First up was Shake Hands with the Devil: The Failure of Humanity in Rwanda, Romeo Dallaire.
This was a difficult book. Coming on the heels of Hunting Eichmann, it was a bitter pill to swallow. The initiatives put in place to keep another Holocaust from happening were completely neglected in Rwanda, because the timing was bad. Dallaire was the chief of the UN Mission there, and he reports the red tape, the inhumane and nearly indescribable torment and sheer scale of awfulness that humans can do to each other. Simply chilling and a very, very important book. It made me rage at my own government -- the US, France, The UK, and Belgium take their share of blame from Dallaire's book -- it was, as I said, a difficult book. I think everyone should read it, but keep in mind it is a very difficult story to get through.
So after that I had a hard time deciding what to read next, and since the show was starting a week from the day I finished SHWT, I decided on A Game of Thrones, by George R.R. Martin (who is on Livejournal, but I don't know his username. It's probably something like his name or some such.) Anyway, I only got my feet wet in fantasy by reading a Renaissance-inspired world (the Kushiel series) and GoT is set in a medieval-esque world, so that helped me get into it a little bit. And when
The Thirteenth Tale, by Diane Setterfield, has long been at the top of my To Read list. And I found it on a bargain rack at Borders so I picked it up. SO GLAD I DID. It opened with a heroine researching into a life of someone else, much like that horrid Pink Carnation book, so I side-eyed it but continued on anyway. I was rewarded with a book about memory, love, loss, and a mystery that wraps itself up into a nice, tidy ending. It was a little too convenient, but very enjoyable nonetheless. I kept turning pages and alternately not wanting the book to end.
On the same trip that I picked up that book, I also got Three Days to Dead, by Kelly Meding. The blurb on the back cover embedded itself in my brain -- a bounty hunter wakes up in the body of another woman on an autopsy table and has three days to solve her murder. It was a good concept, but it was slow and boring in its execution. If the author had twisted the tale in different directions, or hadn't made the supposed love interest into a boring, wooden character who would risk everything ever for the Mary Sue I mean main character, it would have worked. There are more books in the series, but I won't be continuing it, tyvm.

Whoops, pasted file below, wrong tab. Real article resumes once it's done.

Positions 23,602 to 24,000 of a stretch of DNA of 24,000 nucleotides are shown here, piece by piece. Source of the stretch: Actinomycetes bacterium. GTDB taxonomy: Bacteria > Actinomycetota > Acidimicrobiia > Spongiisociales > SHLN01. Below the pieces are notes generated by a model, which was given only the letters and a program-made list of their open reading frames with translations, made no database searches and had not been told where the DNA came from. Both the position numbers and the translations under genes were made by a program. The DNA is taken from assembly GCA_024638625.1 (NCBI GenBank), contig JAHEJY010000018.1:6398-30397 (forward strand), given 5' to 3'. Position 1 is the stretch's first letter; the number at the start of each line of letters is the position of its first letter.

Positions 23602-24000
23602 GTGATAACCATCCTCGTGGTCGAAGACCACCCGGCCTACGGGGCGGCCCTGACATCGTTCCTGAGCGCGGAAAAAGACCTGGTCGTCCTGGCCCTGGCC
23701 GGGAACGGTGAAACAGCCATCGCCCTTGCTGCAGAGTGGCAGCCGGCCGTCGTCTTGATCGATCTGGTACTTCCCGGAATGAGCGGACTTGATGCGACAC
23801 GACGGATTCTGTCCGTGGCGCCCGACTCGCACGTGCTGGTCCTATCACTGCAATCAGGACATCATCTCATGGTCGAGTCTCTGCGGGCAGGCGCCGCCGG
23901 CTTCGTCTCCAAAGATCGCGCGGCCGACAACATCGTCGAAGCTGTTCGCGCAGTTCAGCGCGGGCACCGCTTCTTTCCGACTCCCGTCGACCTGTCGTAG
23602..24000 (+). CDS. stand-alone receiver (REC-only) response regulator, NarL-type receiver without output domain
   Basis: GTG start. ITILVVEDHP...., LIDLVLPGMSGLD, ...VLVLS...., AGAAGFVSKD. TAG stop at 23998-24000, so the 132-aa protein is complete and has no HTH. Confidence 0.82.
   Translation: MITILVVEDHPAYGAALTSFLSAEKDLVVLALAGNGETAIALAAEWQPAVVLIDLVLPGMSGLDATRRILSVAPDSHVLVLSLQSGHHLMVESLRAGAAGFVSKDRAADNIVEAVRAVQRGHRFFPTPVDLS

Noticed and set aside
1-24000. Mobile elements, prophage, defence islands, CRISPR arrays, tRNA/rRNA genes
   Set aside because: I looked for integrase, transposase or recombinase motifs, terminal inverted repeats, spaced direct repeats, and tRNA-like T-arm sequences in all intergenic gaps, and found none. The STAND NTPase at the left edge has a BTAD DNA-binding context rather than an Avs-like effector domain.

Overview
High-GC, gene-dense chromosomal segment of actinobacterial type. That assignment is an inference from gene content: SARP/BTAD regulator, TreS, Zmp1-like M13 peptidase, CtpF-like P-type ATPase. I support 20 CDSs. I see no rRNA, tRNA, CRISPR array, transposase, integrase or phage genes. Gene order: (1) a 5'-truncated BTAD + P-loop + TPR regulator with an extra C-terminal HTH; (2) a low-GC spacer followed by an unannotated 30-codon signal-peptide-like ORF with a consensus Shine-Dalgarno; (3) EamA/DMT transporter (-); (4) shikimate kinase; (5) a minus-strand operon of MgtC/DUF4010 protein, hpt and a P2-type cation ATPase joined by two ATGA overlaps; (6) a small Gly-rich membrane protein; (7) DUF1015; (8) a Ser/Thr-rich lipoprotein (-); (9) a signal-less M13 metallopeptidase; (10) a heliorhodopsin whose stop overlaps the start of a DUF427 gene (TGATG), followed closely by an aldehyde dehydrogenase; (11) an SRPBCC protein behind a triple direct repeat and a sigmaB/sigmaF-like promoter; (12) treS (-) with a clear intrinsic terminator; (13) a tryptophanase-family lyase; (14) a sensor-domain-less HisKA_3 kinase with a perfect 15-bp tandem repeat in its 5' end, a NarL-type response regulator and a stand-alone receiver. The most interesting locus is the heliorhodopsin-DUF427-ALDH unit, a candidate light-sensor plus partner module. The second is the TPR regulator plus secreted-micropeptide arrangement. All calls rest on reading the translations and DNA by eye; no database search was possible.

Then I got out one of my dollar books to kill an evening: Podkayne of Mars, by Robert Heinlein. NB: I had known of Heinlein, and only that he was one of the Sci-Fi Gods (authors that people revere for leading the heyday of SF works) but never had read anything of his.
Nor will I again -- this sexist piece of garbage was about a I think 16 year old girl, but the "saviour" of the book was her eleven year old brother who of course was better at everything than her. I just wanted to punch this book in the face several times.
I decided Finding Nouf (by Zoe Ferraris) would be a good palate cleanser. This is a murder mystery set in Saudi Arabia -- one of the wealthiest men in the country's daughter is found murdered in the desert, pregnant at 16 and unmarried. A friend of the family and a female medical examiner take on the case of trying to find out who killed her, working within the confines of their society's laws and regulations. It's an interesting look at a place I don't read a lot about, and while I didn't love it, I think I'd read the rest of the series too.
Next up was Amalia's Tale: A Poor Peasant, an Ambitious Attorney, and a Fight for Justice, by David Kertzer. This is a case study of a woman from rural Italy who worked as a wet nurse for a foundling home. When she contracted syphilis, she did what was an unexpected thing at the time -- she contacted a lawyer, who just happened to be looking for a case to make his name. He sues the foundling home on her behalf, and finds out that this was a common practice and many women had been given syphilis from infants who were too young to show signs of the disease before being "farmed out" to these mothers. It's a good look at a time period and a place that normally go unnoticed by historians.
Finally, I read The Other Queen, by Phillipa Gregory. I had been wanting to read this for a while and nearly bought it off the bargain rack but when I was cleaning I found I already had purchased it at Christmastime. Whoops. Anyway, this was Gregory's interpretation of Mary, Queen of Scots and her imprisonment in England after she fled there for sanctuary from Scotland. Gregory used the same tri-partite structure that she did in The Boleyn Inheritance but here it just falls flat and turns repetitive -- she has the three characters replay nearly every scene from their POV and it's so boring. The chapters are a page to a page and a half at some points, and it's just frustrating. Not worth the read.
I haven't started a new book yet. Back in January I started a collection of short stories mostly set in Nova Scotia by Alistair Macleod, and tonight I read four more of them, but I haven't picked up a new tome yet. We'll see how it goes though.